Likely crash, unless you aggressively train for engine failures. Single engine ops in a DC-3 are very taxing as it takes a good amount of leg strength to hold rudder on the operating engine side. A failure on take-off or low altitude is the most dangerous time due to the high power settings and lower speeds.



well, assuming a pilot who's got the skill and calmness to deal with it, would the procedure follow: rated power on remaining engine and try to keep it from yawing around?

eta: would it be completely impossible, provided the terrain under you is suitable for landing, to throw the gear down and put it on the ground without killing yourself or destroying the aircraft?


Outside of accelerated stalls, if you have full power on the operating engine you are likely to be doing a Vmc demo (and crashing inverted into the ground) well before you can get the airplane to stall. In other words - you won't be able to maintain control at a speed slow enough for it to actually stall.

I'm not typed in a DC3 but the stall recovery procedure would likely start like any other: Relax back pressure, nose down to the horizon (at least), wings level, get your airspeed back all while applying the maximum power you can given the aircraft's current configuration / situation.

Picking a nice spot to crash into straight ahead would be prudent also.

Gear up or gear down crashing (on land) will always find people on either side of the argument. A DC3 landing gear-up will take out the props and some belly skin but will still roll on the semi-retracted wheels. The brakes will still work too.
jestertoo
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Posted: 7/11/2012 6:04:56 PM EST
Did Dirk Pitt buy a -3?
ElSupremo
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Posted: 7/12/2012 4:45:02 AM EST
Originally Posted By TadJackson:
So, I'll preface this with, I'm a writer, not professionally but something i do in my free time.

I like to get details right, so, for the purposes of my narrative...

What would happen if, in a DC-3 (twin-wasp engined)

1) you ran an engine on only one magneto.

2) you immediately went to rated power after a cold start.


for the purposes of the questions (and the story) it's not a completely worn the fuck out plane, but it's not not running freshly rebuilt engines either.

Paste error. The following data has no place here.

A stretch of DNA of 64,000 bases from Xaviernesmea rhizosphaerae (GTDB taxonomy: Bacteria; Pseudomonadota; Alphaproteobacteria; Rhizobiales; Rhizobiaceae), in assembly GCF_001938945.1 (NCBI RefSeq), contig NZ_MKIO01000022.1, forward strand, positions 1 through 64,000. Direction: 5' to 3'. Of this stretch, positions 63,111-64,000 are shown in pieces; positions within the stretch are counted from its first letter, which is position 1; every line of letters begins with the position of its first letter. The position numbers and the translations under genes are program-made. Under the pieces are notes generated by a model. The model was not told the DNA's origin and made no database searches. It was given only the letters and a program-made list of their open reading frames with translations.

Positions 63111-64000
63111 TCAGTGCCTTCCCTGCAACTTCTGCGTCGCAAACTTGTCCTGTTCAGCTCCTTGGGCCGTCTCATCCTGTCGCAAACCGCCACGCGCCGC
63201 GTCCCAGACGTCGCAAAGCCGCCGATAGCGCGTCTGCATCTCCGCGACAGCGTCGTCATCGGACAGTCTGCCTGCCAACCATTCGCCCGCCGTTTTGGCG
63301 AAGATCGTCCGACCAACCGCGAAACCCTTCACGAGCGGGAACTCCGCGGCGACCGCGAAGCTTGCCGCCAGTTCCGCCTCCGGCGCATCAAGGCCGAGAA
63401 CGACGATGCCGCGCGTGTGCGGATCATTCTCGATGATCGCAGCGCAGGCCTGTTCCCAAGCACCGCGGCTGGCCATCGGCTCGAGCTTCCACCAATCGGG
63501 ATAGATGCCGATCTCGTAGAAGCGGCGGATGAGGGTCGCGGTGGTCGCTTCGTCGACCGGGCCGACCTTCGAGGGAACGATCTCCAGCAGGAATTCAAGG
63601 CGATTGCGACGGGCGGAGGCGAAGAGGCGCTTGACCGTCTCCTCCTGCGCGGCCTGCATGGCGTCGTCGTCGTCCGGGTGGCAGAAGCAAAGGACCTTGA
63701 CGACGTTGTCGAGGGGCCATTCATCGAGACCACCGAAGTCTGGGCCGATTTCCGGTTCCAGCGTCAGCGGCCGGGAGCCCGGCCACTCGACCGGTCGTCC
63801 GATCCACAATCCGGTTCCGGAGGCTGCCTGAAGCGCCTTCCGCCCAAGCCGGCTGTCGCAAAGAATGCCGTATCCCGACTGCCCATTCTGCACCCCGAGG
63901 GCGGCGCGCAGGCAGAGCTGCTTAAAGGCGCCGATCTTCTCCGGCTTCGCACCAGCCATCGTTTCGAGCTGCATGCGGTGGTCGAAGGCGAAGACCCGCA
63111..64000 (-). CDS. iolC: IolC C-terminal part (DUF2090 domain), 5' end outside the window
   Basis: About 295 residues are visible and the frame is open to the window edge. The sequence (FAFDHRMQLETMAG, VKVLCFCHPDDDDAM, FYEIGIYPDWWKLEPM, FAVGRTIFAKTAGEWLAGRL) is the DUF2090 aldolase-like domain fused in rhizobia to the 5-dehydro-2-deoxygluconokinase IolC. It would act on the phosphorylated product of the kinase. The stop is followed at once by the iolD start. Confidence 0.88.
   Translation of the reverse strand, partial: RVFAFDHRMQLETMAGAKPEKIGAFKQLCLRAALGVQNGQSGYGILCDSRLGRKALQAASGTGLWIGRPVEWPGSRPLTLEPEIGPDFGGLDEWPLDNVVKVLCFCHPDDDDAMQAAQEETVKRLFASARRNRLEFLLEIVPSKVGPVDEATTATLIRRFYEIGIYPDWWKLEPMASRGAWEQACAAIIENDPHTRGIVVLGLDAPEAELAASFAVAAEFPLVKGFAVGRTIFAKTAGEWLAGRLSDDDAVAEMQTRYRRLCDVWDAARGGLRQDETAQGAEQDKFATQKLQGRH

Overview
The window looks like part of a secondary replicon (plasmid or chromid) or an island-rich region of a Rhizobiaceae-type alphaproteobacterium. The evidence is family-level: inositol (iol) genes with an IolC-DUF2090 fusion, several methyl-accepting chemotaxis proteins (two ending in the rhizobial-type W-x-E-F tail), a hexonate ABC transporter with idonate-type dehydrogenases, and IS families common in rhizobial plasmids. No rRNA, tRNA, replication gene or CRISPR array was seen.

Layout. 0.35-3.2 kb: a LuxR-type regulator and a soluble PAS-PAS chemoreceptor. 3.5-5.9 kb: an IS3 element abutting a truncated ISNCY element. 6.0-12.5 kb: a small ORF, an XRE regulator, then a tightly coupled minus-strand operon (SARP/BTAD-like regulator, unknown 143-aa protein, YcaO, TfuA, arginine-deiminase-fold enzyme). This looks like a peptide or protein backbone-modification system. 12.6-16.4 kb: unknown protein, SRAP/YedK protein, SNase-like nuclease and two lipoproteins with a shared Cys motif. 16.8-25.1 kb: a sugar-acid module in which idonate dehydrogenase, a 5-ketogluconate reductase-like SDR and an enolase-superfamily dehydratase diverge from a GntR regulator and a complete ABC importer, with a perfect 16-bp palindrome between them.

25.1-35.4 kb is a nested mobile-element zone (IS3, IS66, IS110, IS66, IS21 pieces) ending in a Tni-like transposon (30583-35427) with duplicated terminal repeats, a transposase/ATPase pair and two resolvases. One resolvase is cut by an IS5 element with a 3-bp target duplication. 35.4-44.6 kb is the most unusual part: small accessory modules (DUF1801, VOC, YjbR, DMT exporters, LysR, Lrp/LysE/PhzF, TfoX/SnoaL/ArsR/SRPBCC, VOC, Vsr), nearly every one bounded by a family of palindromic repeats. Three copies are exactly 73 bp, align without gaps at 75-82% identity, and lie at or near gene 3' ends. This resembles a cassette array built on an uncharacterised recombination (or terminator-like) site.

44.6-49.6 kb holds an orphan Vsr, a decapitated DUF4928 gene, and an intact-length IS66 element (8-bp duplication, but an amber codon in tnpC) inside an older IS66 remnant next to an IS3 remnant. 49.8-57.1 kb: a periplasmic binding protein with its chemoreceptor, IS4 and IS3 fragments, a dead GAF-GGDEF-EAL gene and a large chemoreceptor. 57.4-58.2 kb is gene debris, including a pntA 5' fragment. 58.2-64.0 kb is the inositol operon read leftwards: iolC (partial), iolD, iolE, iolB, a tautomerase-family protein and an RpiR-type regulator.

1) Engine should run smooth but not develop full rated power.

2) It would do it but it would do damage to the engine because of lack of proper lubrication. Normally you would wait for a minimum of 40 degrees C before exceeding 1000 RPM. You might also rupture an oil cooler.

Running max power on one engine and then stalling the airplane would result in a VMC roll over and from 800 feet in a DC-3 you would not be able to recover before making a crater.

I got my ATP in a 1937 model DC-3, year of our Lord 1974. We have the Continental DC-3 at Lone Star Flight Museum.

SuperSixOne
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Posted: 7/12/2012 12:05:06 PM EST

Originally Posted By TadJackson:
Originally Posted By FB41:
Originally Posted By TadJackson:
Originally Posted By RickH11:
#1 It would run rough and would not run up and RPM would be lower.

#2 You would probably ruin the main bearing for lack of lubrication, especially on an 1820.


okay, next question.

What would you do in a low altitude (less than 800 feet above ground) stall with one blowing and one windmilling?


Likely crash, unless you aggressively train for engine failures. Single engine ops in a DC-3 are very taxing as it takes a good amount of leg strength to hold rudder on the operating engine side. A failure on take-off or low altitude is the most dangerous time due to the high power settings and lower speeds.



well, assuming a pilot who's got the skill and calmness to deal with it, would the procedure follow: rated power on remaining engine and try to keep it from yawing around?

eta: would it be completely impossible, provided the terrain under you is suitable for landing, to throw the gear down and put it on the ground without killing yourself or destroying the aircraft?